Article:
2014 in review

The WordPress.com stats helper monkeys prepared a 2014 annual report for this blog.

Here’s an excerpt:

The concert hall at the Sydney Opera House holds 2,700 people. This blog was viewed about 16,000 times in 2014. If it were a concert at Sydney Opera House, it would take about 6 sold-out performances for that many people to see it.

Click here to see the complete report.


Top posts from 2014 include:

Top posts continuing to be viewed in 2014

The self-discipline to watch, wait, and coach (TBT Remix)

Do we applaud the process that our learners use to solve a problem or respond to a question?  Do we praise them when they try something different?  Are we promoting and encouraging risk-taking, creativity, and problem-solving?

On our 4th day of cookie baking, AS taught me a couple of really great lessons about learning with my students.  Once again, by popular request, we were making Reese’s peanut butter cup cookies.  We make peanut butter cookie dough, roll it into balls, and cook them in mini muffin pans.  As they come out of the oven, we press mini Reese’s peanut butter cups into the center of the cookies.  Delicious.  My small extended family blazed through 8 dozen in two afternoons.

For the first 4 dozen, I made the batter and rolled the cookies.  Together we pressed the candy into the cookies as they came out of the oven.  No big deal. 

How often do our students watch us do the work to solve the problem or answer the question?

Baking the second 4 dozen was a very different story.  My mother gave AS her very own measuring spoons, spatula, and mini muffin pan that bakes 1 dozen muffins.  Now she had her own pan; she was in charge.  It would have been so much faster for me to have rolled the cookies.  But, no…her pan; her cookies.  Her mantra: “I can do it myself!”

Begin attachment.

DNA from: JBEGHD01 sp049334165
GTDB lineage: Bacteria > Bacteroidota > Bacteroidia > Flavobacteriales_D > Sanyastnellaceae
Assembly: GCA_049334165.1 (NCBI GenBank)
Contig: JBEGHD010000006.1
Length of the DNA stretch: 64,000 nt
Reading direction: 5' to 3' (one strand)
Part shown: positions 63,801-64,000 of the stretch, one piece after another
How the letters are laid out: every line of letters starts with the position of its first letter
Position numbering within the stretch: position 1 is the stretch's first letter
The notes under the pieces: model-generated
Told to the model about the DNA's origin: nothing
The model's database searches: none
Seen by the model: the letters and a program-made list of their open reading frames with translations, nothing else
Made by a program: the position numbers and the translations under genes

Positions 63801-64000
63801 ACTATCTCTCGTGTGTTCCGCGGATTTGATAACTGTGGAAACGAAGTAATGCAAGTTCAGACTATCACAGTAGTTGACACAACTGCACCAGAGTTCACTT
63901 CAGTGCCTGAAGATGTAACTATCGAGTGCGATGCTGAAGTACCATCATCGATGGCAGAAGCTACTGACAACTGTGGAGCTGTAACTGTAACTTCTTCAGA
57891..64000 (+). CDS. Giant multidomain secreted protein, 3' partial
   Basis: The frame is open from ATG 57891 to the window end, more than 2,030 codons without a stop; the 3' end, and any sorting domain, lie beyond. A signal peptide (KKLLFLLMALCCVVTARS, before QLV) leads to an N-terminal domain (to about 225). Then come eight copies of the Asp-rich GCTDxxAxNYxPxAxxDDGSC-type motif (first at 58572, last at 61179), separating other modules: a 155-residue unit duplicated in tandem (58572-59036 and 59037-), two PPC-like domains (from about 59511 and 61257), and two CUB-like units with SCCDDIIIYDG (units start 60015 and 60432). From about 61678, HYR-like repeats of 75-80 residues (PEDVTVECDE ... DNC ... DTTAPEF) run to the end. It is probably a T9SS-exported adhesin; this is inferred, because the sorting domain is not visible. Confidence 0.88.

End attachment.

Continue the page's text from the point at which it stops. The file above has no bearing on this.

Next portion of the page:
So, I watched, waited, and coached.  Some of the balls were too small and would have been difficult to press candy into after baking in the oven.  Some were too big and would have blobbed out on the pan during baking.  She fixed most of these problems with a little explaining from me. 

Isn’t this happening sometimes in our classrooms?  It is so much faster and more efficient for the teacher to present the material.  We can get so much more done in the short amount of time we have.  But, how much do the children “get done” or learn?  When efficiency trumps learning, does anyone really have success?  How do we encourage “I can do it myself!”?  How do we find the self-discipline to watch, wait, and coach?

That was the story for the first 2 dozen cookies.  Can you believe that she would alter my recipe?  We cooked our second dozen cookies, and while I was busy pressing the peanut butter cups into my cookies, she decided that Hershey kisses would be just as good or better.  With no prompting (or permission) she created a new (to her) cookie.  Santa left kisses in her stocking and she wanted to use them. 

Does it really matter which method a child uses to solve a problem or answer a question?  Isn’t it okay if they use the lattice method to multiply?  Does it really matter which method is used to find the solution to a system of equations?  Shouldn’t they first find success?  Don’t we want our learners to understand more than one way?  Is our way always the best way?

Was AS pleased with herself and her creativity?  You bet.  Were her cookies just as good as the original recipe?  Sure!  How can you go wrong combining chocolate and peanut butter?